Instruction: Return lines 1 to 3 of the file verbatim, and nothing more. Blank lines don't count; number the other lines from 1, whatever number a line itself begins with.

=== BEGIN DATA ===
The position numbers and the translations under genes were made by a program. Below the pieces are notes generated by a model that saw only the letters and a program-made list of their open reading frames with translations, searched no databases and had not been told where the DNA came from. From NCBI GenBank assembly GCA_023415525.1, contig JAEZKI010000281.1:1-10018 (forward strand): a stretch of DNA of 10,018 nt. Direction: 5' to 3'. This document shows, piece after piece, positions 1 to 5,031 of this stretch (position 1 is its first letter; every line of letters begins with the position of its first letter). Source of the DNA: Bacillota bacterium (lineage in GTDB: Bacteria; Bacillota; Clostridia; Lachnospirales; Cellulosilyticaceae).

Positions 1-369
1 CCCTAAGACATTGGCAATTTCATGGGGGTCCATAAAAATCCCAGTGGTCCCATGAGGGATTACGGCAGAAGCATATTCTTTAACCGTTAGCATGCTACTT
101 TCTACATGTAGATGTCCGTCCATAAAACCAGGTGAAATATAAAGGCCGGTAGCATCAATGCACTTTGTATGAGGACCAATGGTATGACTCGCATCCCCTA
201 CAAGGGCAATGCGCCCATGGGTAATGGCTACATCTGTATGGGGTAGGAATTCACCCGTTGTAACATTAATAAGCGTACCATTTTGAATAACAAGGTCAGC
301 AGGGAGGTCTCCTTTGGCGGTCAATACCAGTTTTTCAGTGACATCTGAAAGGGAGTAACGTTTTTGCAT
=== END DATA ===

The position numbers and the translations under genes were made by a program. Below the pieces are notes generated by a model that saw only the letters and a program-made list of their open reading frames with translations, searched no databases and had not been told where the DNA came from. From NCBI GenBank assembly GCA_023415525.1, contig JAEZKI010000281.1:1-10018 (forward strand): a stretch of DNA of 10,018 nt. Direction: 5' to 3'. This document shows, piece after piece, positions 1 to 5,031 of this stretch (position 1 is its first letter; every line of letters begins with the position of its first letter). Source of the DNA: Bacillota bacterium (lineage in GTDB: Bacteria; Bacillota; Clostridia; Lachnospirales; Cellulosilyticaceae).

Positions 1-369
1 CCCTAAGACATTGGCAATTTCATGGGGGTCCATAAAAATCCCAGTGGTCCCATGAGGGATTACGGCAGAAGCATATTCTTTAACCGTTAGCATGCTACTT